Emerging Environmental Effects of the COVID-19 Pandemic: Good and Bad

Paper:  Zambrano-Monserrate MA, Ruano MA, Sanchez-Alcalde L. Indirect effects of COVID-19 on the environment. Science of the Total Environment. 2020 Apr 20:138813. https://doi.org/10.1016/j.scitotenv.2020.138813

Above: Disinfection of outdoor public areas in Taiwan. Source: Wikipedia.

Introduction: The global pandemic known variously as coronavirus, SARS-CoV2, and COVID-19 continues to infect and kill across the world. Many countries seem to have successfully flattened the curve through social distancing, mandatory mask ordinances, school closings, contact tracing, large-scale quick testing, and other measures.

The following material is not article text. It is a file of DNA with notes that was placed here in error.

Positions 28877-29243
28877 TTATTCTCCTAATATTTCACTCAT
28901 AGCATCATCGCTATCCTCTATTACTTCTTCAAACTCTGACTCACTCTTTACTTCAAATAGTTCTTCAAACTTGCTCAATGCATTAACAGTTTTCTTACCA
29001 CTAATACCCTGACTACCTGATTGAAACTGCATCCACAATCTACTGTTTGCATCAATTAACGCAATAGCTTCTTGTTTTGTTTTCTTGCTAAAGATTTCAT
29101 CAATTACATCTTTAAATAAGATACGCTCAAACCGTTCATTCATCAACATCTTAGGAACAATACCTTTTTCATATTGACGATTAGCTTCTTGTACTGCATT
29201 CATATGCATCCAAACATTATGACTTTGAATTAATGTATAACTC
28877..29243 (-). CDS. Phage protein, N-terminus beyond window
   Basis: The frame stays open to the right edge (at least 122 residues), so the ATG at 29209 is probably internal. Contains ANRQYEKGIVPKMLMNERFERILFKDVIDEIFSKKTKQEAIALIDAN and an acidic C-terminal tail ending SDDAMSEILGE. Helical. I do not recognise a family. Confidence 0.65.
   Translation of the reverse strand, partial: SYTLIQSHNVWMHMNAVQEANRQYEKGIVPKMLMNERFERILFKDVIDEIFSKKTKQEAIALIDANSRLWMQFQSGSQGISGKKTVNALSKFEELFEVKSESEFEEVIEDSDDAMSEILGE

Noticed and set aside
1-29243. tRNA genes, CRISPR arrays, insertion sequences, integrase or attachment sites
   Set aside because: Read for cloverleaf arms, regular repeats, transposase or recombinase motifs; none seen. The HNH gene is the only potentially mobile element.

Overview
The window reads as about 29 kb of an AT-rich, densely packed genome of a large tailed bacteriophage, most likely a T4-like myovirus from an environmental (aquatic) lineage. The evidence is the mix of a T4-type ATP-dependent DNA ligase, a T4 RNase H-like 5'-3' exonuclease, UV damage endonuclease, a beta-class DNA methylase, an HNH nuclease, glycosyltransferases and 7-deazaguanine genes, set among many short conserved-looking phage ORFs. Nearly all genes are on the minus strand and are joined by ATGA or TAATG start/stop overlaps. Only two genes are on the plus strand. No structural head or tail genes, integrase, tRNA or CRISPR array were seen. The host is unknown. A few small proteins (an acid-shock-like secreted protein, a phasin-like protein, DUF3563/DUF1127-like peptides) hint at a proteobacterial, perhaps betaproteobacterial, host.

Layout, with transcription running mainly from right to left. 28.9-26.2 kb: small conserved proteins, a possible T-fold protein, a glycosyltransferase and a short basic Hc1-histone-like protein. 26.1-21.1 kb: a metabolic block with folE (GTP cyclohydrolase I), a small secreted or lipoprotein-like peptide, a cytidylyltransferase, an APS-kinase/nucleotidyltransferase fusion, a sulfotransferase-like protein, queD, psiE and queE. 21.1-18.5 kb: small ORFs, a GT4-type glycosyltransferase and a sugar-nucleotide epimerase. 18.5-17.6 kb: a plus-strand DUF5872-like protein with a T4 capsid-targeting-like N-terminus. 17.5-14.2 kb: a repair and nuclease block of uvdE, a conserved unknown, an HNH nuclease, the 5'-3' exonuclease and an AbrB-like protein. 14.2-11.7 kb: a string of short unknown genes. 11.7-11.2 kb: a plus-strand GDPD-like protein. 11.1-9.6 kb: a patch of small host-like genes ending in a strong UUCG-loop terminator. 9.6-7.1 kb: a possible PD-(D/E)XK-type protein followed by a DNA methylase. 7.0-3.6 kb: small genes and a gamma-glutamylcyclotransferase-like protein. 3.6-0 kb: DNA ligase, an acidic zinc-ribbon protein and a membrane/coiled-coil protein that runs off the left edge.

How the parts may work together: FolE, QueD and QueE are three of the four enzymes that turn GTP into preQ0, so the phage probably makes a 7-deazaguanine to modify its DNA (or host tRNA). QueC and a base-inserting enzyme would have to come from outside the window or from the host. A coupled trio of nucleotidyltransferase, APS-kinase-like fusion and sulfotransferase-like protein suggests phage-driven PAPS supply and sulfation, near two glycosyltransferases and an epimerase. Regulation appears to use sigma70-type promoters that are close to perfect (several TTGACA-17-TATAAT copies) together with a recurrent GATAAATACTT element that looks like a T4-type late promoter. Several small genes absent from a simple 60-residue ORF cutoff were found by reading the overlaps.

However, there still are countries – in particular the United States – where more than a thousand COVID deaths and tens of thousands of COVID cases are a daily occurrence.

In this unprecedented reality, most research has focused on vaccines, treatments, and other measures to lessen the human toll of COVID-19. However, as with most anything that affects humankind, COVID-19 continues to have significant effects on the environment, as well.

A recent paper published in the journal Science of the Total Environment discusses some of these effects.

Paper Overview: Using satellite imagery, previous research, and numerous data sources, the scientists present some of known environmental effects of COVID-19, both good and bad.